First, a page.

“The major limitation is the lack of case evidence to support the validity of the children’s statements and the interviewers’ judgments. Although rates of allegation increased when the RP was used, we simply do not know that the allegations made by the children were valid. When it comes to credibility judgments made by interviewers, the uncertainty is even higher because the validity of such judgments is known to be remarkably low. Thus, some of the denials really could be true negatives and vice versa. Future research should examine the effects of the RP on the validity of credibility assessment in samples of validated cases.” (p. 181)

“Administrative data are always limited; in the current study, only the investigators’ judgments were recorded, without objective records of the interviews. However, previous examinations of RP interviews have shown that the interviewers were highly trained and did follow the Protocol, providing more support than they did in SP interviews.” (p. 181)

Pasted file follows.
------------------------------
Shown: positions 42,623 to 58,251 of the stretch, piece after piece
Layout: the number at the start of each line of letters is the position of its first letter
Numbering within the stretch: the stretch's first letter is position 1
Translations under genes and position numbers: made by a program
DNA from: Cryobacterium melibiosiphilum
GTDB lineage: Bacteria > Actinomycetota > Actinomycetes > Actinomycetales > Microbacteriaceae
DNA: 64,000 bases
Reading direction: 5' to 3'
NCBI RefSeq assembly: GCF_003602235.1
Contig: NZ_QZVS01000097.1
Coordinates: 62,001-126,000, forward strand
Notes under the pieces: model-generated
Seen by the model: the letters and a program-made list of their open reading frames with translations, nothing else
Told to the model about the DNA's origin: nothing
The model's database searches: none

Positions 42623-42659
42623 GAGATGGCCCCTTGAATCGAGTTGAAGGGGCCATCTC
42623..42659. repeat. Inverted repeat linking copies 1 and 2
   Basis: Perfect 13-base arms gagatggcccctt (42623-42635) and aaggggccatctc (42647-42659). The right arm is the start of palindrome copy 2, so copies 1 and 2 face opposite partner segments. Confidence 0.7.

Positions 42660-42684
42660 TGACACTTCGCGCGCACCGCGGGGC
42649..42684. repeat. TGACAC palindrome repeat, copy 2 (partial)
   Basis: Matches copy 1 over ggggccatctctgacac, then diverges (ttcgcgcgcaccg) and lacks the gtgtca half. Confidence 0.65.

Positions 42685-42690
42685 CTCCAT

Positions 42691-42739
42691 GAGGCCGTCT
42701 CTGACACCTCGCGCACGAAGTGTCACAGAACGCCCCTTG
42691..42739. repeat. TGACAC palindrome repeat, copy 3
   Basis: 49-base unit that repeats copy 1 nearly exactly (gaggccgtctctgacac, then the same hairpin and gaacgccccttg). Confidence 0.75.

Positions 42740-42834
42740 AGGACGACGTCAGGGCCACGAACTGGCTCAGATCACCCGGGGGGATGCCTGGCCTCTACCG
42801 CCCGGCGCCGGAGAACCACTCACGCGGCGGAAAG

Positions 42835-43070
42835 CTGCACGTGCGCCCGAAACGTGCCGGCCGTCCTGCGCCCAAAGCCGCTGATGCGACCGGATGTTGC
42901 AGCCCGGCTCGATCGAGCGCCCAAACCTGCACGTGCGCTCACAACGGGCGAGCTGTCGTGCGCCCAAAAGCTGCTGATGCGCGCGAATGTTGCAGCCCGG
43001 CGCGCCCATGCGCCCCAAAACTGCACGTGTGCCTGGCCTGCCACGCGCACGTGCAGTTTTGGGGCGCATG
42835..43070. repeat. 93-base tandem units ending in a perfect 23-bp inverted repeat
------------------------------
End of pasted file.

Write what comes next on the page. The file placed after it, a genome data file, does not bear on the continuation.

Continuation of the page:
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Authored By Kseniya Katsman

Kseniya Katsman is a Master’s student in the Forensic Psychology program at John Jay College of Criminal Justice. Her interests include forensic application of dialectical behavior therapy, cultural competence in forensic assessment, and risk assessment, specifically suicide risk. She plans to continue her education and pursue a doctoral degree in clinical psychology.